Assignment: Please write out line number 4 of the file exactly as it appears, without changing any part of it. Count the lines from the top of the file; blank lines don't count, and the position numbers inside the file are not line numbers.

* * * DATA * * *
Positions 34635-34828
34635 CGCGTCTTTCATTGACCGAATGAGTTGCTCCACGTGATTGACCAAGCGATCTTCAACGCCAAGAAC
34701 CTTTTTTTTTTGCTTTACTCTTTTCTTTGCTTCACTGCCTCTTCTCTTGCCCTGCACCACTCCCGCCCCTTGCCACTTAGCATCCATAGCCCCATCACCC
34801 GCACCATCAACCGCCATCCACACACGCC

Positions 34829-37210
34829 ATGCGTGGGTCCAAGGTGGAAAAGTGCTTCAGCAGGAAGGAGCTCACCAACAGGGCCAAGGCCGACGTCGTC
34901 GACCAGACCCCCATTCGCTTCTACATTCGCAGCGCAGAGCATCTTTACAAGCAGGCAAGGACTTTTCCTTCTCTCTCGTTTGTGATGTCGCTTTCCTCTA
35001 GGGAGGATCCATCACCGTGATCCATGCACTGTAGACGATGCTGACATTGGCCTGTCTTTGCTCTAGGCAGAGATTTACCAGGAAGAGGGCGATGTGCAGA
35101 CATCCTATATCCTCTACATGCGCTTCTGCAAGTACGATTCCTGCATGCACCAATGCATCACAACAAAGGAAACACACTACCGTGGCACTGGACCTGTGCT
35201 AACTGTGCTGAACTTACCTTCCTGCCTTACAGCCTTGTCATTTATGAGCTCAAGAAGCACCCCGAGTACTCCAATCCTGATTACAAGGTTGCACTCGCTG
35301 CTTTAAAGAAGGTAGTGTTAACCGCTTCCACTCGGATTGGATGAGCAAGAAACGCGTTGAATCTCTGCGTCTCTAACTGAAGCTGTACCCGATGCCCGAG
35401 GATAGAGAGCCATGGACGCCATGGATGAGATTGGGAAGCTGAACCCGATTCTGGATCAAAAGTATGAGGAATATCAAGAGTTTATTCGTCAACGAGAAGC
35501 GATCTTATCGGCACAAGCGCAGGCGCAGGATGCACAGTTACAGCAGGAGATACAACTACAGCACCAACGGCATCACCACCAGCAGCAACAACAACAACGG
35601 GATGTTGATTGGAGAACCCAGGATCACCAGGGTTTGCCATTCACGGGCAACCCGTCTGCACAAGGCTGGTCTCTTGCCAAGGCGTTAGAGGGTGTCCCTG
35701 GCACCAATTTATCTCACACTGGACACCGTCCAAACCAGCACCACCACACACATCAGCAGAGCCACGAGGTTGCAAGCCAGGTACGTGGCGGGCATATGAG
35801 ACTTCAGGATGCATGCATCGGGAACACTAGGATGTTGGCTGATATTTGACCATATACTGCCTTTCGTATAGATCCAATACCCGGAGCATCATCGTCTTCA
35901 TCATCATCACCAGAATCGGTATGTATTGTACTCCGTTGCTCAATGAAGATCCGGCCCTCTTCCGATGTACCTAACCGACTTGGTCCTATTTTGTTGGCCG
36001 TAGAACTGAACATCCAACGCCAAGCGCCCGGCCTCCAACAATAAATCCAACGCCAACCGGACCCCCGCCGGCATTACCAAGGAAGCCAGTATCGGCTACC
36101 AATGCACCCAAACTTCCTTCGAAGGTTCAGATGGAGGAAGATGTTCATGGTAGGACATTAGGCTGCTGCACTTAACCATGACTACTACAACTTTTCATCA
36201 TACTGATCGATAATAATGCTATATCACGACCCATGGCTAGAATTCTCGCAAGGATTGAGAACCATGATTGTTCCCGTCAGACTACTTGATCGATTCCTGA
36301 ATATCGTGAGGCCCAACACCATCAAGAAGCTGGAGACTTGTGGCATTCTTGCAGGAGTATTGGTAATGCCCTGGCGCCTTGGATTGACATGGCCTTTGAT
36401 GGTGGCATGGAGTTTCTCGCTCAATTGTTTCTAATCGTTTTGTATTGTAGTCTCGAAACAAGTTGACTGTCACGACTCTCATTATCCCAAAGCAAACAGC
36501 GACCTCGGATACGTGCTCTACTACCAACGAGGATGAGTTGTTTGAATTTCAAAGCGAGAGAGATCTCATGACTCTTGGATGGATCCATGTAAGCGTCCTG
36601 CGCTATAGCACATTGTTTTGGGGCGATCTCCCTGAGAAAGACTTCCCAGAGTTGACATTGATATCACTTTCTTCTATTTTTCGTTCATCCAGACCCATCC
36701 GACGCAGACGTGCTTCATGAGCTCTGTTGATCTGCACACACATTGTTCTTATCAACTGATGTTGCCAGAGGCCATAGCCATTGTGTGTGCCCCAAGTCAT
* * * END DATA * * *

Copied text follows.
34801 GCACCATCAACCGCCATCCACACACGCC